Analogous considerations hold for the other two phases, the phase currents Ib, Ic of which are phase shifted with respect to the first phase by 120░ and by 240░ respectively. As a consequence the rotary control field which is generated with the control winding is a magnetic rotary field with a number of pole pairs equal to two. The control winding is thus quadrupolar.

In the following it will now be explained that the drive winding (see FIG. 3) is bipolar (number of pole pairs equal to one). Let it be assumed without restriction of the generality that at a given time point the phase current Iu of the first phase has its positive maximum. This maximum is arbitrarily designated by the phase angle 0░, and is thus chosen as the zero point for the phase angle. Furthermore, let it be assumed for the sake of simplicity that all three-phase currents Iu, Iv, Iw respectively have the same amplitude.

The positive maximum of the phase current Iu causes the stator tooth 21 which is surrounded by the coil 41 u to be a magnetic north pole. Since the diametrically oppositely lying second coil 42 u of the first phase is wound in the same sense as the coil 41 u, which is connected in series with it, the stator tooth 21 which is surrounded by the second coil 42 u is a magnetic south pole (phase angle 180░).

The phase current Iv of the second phase is phase shifted with respect to the first phase by 120░, which means that at the time point under consideration the phase current Iv, which flows through the coil 41 v, has the phase angle 120░ and the phase current which flows through the coil 42 v has the phase angle 300░. As a consequence a magnetic south pole develops at the stator tooth 21 which is surrounded by the coil 41 v which is half as strong in magnitude as the north or south pole respectively which is generated by the first phase. Analogously, the stator tooth 21 which is surrounded by the coil 42 v of the second phase is a magnetic north pole of half strength.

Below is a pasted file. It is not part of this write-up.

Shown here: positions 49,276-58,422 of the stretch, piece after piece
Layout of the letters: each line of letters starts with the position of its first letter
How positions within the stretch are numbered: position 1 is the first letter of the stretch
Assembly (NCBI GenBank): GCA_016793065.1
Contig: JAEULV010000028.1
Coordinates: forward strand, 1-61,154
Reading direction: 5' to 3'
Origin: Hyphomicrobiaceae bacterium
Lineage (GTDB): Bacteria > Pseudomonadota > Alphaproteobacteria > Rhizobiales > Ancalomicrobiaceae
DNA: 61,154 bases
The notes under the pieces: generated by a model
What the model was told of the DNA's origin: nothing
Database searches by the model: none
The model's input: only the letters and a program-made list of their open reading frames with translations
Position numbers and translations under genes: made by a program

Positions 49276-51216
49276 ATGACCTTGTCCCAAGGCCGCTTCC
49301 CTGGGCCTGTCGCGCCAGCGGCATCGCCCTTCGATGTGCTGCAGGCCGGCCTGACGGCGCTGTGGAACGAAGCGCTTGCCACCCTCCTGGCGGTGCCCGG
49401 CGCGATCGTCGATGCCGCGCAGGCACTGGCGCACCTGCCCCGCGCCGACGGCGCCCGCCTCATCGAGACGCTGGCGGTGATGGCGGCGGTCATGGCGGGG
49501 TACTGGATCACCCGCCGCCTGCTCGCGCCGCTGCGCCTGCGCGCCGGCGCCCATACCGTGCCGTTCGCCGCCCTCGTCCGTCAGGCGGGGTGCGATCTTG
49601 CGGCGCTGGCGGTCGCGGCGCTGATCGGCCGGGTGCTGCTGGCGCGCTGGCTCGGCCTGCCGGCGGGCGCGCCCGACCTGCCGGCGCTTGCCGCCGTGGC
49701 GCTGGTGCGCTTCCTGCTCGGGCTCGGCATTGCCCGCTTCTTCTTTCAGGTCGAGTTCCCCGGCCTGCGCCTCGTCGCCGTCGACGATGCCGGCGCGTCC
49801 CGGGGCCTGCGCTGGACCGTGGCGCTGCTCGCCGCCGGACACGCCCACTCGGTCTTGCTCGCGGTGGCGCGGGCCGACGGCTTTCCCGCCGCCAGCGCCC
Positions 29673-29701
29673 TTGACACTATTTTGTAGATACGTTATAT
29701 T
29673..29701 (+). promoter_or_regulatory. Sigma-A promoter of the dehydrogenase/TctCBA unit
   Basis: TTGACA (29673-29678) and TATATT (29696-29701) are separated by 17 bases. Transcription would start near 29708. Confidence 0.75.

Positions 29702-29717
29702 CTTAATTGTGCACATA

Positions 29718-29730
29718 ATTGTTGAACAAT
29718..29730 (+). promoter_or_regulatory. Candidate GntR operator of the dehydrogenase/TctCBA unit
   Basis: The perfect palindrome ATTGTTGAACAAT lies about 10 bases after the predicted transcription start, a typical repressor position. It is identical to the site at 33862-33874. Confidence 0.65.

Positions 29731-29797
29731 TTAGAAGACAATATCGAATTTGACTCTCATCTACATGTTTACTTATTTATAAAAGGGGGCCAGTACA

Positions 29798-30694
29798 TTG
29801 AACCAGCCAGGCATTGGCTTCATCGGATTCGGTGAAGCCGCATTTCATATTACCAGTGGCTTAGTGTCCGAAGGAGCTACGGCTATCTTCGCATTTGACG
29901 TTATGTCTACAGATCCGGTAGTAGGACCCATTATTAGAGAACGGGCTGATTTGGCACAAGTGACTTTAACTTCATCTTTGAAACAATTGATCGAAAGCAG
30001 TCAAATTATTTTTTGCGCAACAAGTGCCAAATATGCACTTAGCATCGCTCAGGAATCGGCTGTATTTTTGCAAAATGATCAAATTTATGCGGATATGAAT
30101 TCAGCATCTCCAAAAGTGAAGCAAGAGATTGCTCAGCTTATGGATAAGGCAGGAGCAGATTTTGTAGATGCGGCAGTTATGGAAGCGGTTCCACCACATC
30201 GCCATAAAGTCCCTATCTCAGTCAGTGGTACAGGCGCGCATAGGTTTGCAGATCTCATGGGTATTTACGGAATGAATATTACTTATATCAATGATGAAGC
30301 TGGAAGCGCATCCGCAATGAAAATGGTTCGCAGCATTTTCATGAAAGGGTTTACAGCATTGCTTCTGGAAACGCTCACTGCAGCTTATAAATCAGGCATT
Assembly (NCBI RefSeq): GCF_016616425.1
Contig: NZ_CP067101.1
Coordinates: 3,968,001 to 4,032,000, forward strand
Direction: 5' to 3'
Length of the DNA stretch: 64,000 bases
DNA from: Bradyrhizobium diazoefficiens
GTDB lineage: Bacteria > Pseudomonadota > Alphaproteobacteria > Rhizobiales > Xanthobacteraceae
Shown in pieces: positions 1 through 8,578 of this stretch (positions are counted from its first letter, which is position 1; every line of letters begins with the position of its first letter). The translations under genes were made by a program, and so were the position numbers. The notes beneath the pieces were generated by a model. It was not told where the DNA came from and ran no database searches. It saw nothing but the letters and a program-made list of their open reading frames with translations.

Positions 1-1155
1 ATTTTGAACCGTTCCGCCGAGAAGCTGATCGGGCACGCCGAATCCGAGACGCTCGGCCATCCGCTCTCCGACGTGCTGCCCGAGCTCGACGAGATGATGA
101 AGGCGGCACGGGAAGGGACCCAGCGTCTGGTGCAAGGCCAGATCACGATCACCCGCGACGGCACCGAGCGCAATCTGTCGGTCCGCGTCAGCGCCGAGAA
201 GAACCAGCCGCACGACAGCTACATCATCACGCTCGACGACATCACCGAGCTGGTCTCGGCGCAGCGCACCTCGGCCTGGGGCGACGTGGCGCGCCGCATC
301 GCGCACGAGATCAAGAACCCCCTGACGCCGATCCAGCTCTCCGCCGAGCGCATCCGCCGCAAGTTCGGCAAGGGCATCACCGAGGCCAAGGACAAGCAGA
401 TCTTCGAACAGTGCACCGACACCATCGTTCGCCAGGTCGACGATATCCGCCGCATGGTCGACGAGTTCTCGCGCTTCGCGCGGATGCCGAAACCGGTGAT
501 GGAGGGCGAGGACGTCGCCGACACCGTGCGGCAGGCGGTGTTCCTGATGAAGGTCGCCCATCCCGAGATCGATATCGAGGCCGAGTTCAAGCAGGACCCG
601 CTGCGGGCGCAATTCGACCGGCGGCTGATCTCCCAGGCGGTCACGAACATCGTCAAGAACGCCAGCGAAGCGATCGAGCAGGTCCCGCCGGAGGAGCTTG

The phase current Iw of the third phase is phase shifted with respect to the phase current Iu of the first phase by 240░, which means that at the time point under consideration the phase current Iw, which flows through the coil 41 w, has the phase angle 240░ and the phase current which flows through the coil 42 w has the phase angle 420░ or 60░ respectively. As a consequence a magnetic north pole which is half as strong in magnitude as the north or south pole respectively which is generated by the first phase develops at the stator tooth 21 which is surrounded by the coil 41 w. Analogously, the stator tooth 21 which is surrounded by the coil 42 w of the second phase is a magnetic south pole of half strength.

If one now regards the periphery of the rotor 3 clockwise and starting at the coil 41 u, then the magnetic pole sequence N−1/2N−1/2N−S−1/2S−1/2S results (with N standing for north pole and S for south pole). There thus exist a total of two pole changes. As a consequence the rotary drive field which is generated with the drive winding is a magnetic rotary field with a number of pole pairs equal to one. The drive winding is thus bipolar.